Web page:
Here endeth the lesson. Cheers.
(, Fri 15 Oct 2010, 14:44, 18 replies)
If anything beats this to the top of the popular page,
it will either be a masterful treatise on the condition of human suffering the like of which would make the bastard (and highly unlikely) lovechild of Richard Dawkins and Oscar Wilde weep with envy, or further evidence that the people who click "I like this" are mostly heartless bastards with a bad joke about farting nuns where their sense of human decency should be.

My hat is unequivocably and eternally off to you, sir.

(, Fri 15 Oct 2010, 14:58, closed)
^ ^
What she said.
(, Fri 15 Oct 2010, 15:00, closed)
^ ^
What he said she said.
(, Fri 15 Oct 2010, 15:36, closed)
^ ^
What they said.
Clicking feels wrong, but right.
(, Fri 15 Oct 2010, 15:47, closed)
Very touching
Thanks for sharing this. It puts things in perspective for most of us....Oh and before I forget *click*
(, Fri 15 Oct 2010, 15:17, closed)

(, Fri 15 Oct 2010, 15:37, closed)
This puts a lot of things into perspective.
Very nicely written and very touching. Have a well-earned *click* mate.
(, Fri 15 Oct 2010, 15:44, closed)
You sound
like a grounded individual. The hat is well and truly off to you.
(, Fri 15 Oct 2010, 16:13, closed)
seems that something you haven't lost
is your wit and determination. good luck to you.
oh, have a click, too.
(, Fri 15 Oct 2010, 16:29, closed)

"With a little practice at losing things" - you remind me of a poem I studied last year.


The art of losing isn't hard to master;
so many things seem filled with the intent
to be lost that their loss is no disaster.

Lose something every day. Accept the fluster
of lost door keys, the hour badly spent.
The art of losing isn't hard to master.

Then practice losing farther, losing faster:
places, and names, and where it was you meant
to travel. None of these will bring disaster.

I lost my mother's watch. And look! my last, or
next-to-last, of three loved houses went.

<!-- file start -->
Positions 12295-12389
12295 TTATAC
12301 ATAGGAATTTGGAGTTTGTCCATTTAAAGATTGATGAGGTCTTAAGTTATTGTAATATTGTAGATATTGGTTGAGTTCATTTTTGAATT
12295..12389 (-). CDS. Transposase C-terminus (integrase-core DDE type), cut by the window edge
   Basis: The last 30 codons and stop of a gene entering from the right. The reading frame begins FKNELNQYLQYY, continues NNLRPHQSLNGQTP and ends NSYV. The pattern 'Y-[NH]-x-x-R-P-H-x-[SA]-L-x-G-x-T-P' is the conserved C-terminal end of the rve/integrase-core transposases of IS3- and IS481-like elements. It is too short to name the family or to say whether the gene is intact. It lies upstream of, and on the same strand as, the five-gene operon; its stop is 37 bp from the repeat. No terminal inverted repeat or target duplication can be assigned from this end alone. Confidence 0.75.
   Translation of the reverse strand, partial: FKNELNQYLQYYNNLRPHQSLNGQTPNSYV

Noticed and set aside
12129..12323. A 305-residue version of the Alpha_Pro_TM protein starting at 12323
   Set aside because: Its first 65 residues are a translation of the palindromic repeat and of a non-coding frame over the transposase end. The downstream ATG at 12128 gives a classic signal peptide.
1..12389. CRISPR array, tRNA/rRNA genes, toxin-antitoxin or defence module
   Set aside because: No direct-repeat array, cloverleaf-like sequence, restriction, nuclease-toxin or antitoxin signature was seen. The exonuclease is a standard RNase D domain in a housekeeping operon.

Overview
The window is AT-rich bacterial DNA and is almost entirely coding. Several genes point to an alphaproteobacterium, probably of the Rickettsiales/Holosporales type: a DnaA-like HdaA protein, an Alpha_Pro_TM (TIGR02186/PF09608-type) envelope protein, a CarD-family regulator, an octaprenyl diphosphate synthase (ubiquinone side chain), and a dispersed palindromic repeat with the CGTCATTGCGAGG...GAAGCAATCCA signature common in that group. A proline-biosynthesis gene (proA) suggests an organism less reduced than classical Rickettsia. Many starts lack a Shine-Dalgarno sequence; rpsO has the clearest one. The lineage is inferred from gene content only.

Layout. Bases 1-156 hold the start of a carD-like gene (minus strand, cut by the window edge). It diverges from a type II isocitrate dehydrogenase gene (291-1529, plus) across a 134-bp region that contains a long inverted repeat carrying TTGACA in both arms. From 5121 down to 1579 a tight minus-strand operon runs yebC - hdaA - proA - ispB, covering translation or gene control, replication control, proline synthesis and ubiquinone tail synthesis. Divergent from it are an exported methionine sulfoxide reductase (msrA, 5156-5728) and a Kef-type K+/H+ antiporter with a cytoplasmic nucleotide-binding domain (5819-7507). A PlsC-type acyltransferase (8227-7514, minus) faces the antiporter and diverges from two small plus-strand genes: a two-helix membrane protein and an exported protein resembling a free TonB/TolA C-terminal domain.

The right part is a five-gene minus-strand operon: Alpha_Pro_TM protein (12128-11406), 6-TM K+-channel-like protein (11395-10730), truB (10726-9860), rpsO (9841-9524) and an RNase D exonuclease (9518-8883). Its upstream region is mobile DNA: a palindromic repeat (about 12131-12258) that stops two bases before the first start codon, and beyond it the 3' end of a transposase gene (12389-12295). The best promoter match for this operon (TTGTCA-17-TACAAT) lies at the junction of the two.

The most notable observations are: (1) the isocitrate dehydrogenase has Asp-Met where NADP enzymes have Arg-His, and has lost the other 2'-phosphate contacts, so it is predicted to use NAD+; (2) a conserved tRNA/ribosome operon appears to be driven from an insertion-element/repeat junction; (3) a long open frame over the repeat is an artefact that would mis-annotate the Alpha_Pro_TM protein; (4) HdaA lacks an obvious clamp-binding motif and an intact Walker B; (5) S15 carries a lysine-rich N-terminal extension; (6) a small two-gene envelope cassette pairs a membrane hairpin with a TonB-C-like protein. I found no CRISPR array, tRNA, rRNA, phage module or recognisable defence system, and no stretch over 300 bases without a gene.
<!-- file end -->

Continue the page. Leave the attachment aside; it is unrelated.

The art of losing isn't hard to master.

I lost two cities, lovely ones. And, vaster,
Some realms I owned, two rivers, a continent.
I miss them, but it wasn't a disaster.

--Even losing you (the joking voice, a gesture
I love) I shan't have lied. It's evident
the art of losing's not too hard to master
though it may look like (Write it!) like disaster

- Elizabeth Bishop
(, Fri 15 Oct 2010, 16:36, closed)
If this isn't the best post on here...
...I'll shoot myself in the nuts. Click on its way.
(, Fri 15 Oct 2010, 16:38, closed)
If you are truly dying
You have my sympathy and my empathy, but if you are dying... mate post shorter messages or even better stop wasting your time on pointless websites, like the rest of us with too much time on our hands do.

Enjoy what's left.
(, Fri 15 Oct 2010, 16:51, closed)
Did you read the post?

(, Fri 15 Oct 2010, 16:59, closed)
Great post
I may be drunk, and thus feeling more sentimental than usual, but i'm almost certain i'd feel the same way sober. Have a click.
(, Fri 15 Oct 2010, 17:58, closed)
Like my friend who has lost the use of his legs,
and wishes he could still feel the wet grass under his feet as he walked in his garden,this post puts many things in perspective. Have a heartfelt click.

BTW a Ducati would be a better tool for the ride north.

Good Luck.
(, Fri 15 Oct 2010, 22:51, closed)
*so doesn't like this*
*clicks anyway*
(, Sat 16 Oct 2010, 0:46, closed)
well thanks people, it was just a little honest 2 cents' (that's 5 cents with inflation) worth. The poem above just reminded me of another:

Things just seem to fall apart;
string bags full of oranges,
and things within the heart.

Calamities evaporate and memories depart;
people laugh at everything,
and things just fall apart.

-Michael Leunig.

Or, as the great philosopher Edie Brickell (I think) put it: "Everything is temporary, anyway."

Cheers all. Enjoy.
(, Sat 16 Oct 2010, 0:51, closed)
I don't "like this" as such...
But you get what I mean when I click "I like this"
(, Sat 16 Oct 2010, 13:34, closed)